Vallejo clearly took an enormous risk when he flouted the law and returned to Paris, despite the court order. But this time he was lucky. Vallejo was told that he would be allowed to remain in France if he desisted from political activity and reported to the Prefecture monthly. On 22 March 1932 Vallejo wrote to Gerardo Diego and told him that they had found a buyer for the apartment, and that they intended to sell up and return to Madrid the following month in order to pay back the loan he had generously extended them. He gave his work address, Avenue de l'Opéra, as his domicile though this would be the last time he used this address.
It is clear that, during the next few years, Vallejo decided to keep a low profile in order not to endanger his right to stay in France. But the militancy of his Madrid days sometimes caught up with him. He signed a statement dated 8 August 1932, published in the Madrid newspaper Luz on 12 August, denouncing the Peruvian president Luis Miguel Sánchez Cerro, who had ousted August B. Leguía from Peru's highest office in a coup d'état on 22 August 1930, since he ‘desarrolla la más brutal represión contra los trabajadores principalmente y contra todos los partidos' (is carrying out the most brutal repression of the workers above all and against all parties). Quite apart from politics, though, Vallejo needed to solve his economic problems.
In May 1951 Georgette travelled on the steamboat Reina del Pacífico from Paris to Lima. She was met as she stepped off the boat in Callao by, inter alia, Raúl Porras Barrenchea and Sebastián Salazar Bondy. She was taken on a tour of César Vallejo's birthplace, Santiago de Chuco. Georgette had brought with her Vallejo's manuscripts, along with some memorabilia; and she would live in Peru for the rest of her life. In 1957–1958, as a result of Raúl Porras Barrenchea's intervention, Georgette was granted a modest monthly allowance of 2,700 soles from the Ministry of Education. The understanding was that, as a result of this allowance, she would be able to publish Vallejo's remaining works – those which had not been published during his lifetime. The first major publication came in 1965, Vallejo's second travelogue based on his third visit to the Soviet Union; it was published in Lima with the title Rusia antes el segundo plan quinquenal (Rusia Facing the Second Five-year Plan) by the publisher Gráfica Labor.
Three years later, in 1968, Georgette published the most significant work, a facsimile edition of the typescripts of the posthumous poetry, now divided up as Poemas humanos (Human Poems) Poemas en prosa (Prose Poems) and España, aparta de mí este cáliz (Spain, Take this Cup from Me). Her pension from the Ministry of Education was unexpectedly curtailed, which led to a cooling of her relationship with the Peruvian authorities, and indeed with the academic community.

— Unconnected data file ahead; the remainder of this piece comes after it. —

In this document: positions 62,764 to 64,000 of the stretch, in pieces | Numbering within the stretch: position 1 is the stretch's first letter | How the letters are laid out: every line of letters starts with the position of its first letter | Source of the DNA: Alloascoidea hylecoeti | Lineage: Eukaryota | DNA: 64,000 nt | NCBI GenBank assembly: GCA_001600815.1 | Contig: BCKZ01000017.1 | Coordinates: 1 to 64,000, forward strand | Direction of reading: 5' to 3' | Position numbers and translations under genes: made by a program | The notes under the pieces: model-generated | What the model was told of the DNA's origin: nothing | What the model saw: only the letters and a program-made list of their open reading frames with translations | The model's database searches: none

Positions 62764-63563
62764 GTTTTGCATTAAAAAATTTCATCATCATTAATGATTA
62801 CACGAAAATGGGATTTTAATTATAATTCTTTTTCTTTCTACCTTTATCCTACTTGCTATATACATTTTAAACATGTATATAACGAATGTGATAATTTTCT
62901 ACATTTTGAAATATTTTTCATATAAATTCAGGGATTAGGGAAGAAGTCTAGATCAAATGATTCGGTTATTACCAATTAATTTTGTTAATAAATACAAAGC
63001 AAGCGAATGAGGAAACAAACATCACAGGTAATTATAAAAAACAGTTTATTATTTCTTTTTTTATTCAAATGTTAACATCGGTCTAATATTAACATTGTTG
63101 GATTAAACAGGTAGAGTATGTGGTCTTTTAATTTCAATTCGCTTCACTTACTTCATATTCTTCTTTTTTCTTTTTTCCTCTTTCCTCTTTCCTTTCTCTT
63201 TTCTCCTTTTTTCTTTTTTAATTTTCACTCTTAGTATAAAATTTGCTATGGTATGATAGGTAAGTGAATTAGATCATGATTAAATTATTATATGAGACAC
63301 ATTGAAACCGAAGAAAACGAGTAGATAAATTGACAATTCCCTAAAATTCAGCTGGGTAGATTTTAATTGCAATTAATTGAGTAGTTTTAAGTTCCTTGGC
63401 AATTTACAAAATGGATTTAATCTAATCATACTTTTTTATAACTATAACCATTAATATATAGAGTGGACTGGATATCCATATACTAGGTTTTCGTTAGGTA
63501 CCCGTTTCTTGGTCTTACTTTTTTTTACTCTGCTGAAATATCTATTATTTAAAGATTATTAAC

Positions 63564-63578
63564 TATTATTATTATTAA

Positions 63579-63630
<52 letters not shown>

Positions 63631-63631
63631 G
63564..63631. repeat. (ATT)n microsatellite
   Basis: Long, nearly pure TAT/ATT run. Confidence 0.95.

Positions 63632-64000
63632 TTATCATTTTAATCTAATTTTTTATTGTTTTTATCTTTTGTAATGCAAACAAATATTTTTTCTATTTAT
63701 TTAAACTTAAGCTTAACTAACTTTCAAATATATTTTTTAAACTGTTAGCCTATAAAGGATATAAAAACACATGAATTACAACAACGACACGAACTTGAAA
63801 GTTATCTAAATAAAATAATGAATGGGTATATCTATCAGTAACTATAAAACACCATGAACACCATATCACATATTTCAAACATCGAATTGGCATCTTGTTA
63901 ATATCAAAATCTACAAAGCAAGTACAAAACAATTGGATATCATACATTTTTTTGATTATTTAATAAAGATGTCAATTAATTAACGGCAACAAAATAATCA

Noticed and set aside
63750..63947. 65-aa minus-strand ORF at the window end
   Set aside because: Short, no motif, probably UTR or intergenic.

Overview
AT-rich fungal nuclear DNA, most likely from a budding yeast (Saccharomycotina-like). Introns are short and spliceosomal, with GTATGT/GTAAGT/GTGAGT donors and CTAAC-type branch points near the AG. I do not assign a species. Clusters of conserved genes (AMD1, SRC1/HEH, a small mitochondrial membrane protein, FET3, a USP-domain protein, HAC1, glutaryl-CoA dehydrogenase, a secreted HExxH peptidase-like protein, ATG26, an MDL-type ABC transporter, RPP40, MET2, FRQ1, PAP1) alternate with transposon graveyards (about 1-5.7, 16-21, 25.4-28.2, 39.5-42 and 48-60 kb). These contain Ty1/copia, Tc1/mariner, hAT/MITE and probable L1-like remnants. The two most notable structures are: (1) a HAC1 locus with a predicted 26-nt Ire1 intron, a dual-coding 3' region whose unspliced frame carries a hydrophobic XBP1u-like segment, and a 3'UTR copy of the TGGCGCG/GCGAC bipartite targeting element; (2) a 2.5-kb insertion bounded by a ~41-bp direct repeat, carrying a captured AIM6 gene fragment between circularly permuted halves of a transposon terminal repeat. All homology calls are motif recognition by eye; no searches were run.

Santiago de Chuco, the capital of Santiago de Chuco Province, one of the twelve provinces of the La Libertad Department in Northern Peru, is a remote, picturesque town set high up in the Andes, at the foot of the San Cristóbal mountain, first discovered by Hernando Pizarro in 1533; it is renowned for its clear blue skies and its open-hearted locals (Figure 1). Permission was granted on 23 July 1610 to found a town in the region and two days later a thanksgiving Mass was held and the first foundation stone laid by a group of Santiago de Chuco's founding fathers. Santiago de Chuco became a town in 1851 and, by decree of the law establishing municipalities, one published on 12 July 1867 and the second on 3 November 1874, Santiago finally achieved the status of city. A bustling city of some 25,000 inhabitants, Santiago de Chuco even nowadays has a remote, rural feel about it; the visitor needs to journey all night on a local bus from the nearest major city on the coast, Trujillo, to get there.
It was here on 16 March 1892 that the now famous Peruvian poet César Abraham Vallejo was born at 96, Calle Colón (now Calle César Vallejo), the twelfth child of Francisco de Paula Vallejo Benites (1840–1924) and María de los Santos Mendoza Gurrionero (1850–1918), who had married on 22 June 1869.
When he learned that the court case against him had re-opened – and not only that it had been transferred to the Supreme Court in Lima – Vallejo decided to jump ship. He would leave Peru and never return. It is clear from the letter that he wrote to his brother Manuel Natividad on 16 June 1923 that the trip was provoked by the law trial and only secondarily by the temptation to visit the City of Light, Paris:
Te pongo estas líneas para anunciarte que mañana me embarco rumbo a París. Voy por pocos meses, seguramente hasta enero o febrero y nada más. Voy por asuntos literarios, y ojalá me vaya bien. Hubiera querido, antes de partir, haberlos visitado por algunos días siquiera. La suerte no ha querido y qué hacer. Hoy les envío desde aquí mis caricias y adioses y les ofrezco el pronto regreso. Consuelen a papacito. Hoy creo que les escribo una carta algo triste, y no le vaya a impresionar. Son las 3 de la mañana, hora en que te escribo. Para un viaje tan lejano, me he fatigado mucho con los preparativos durante estos últimos días. En este instante casi desfallezco de cansancio nervioso. Hoy les escribiré a Godoy y Echevarría sobre el juicio. Avísame qué ocurre y no se pierdan en silencio, pues yo me desesperaré.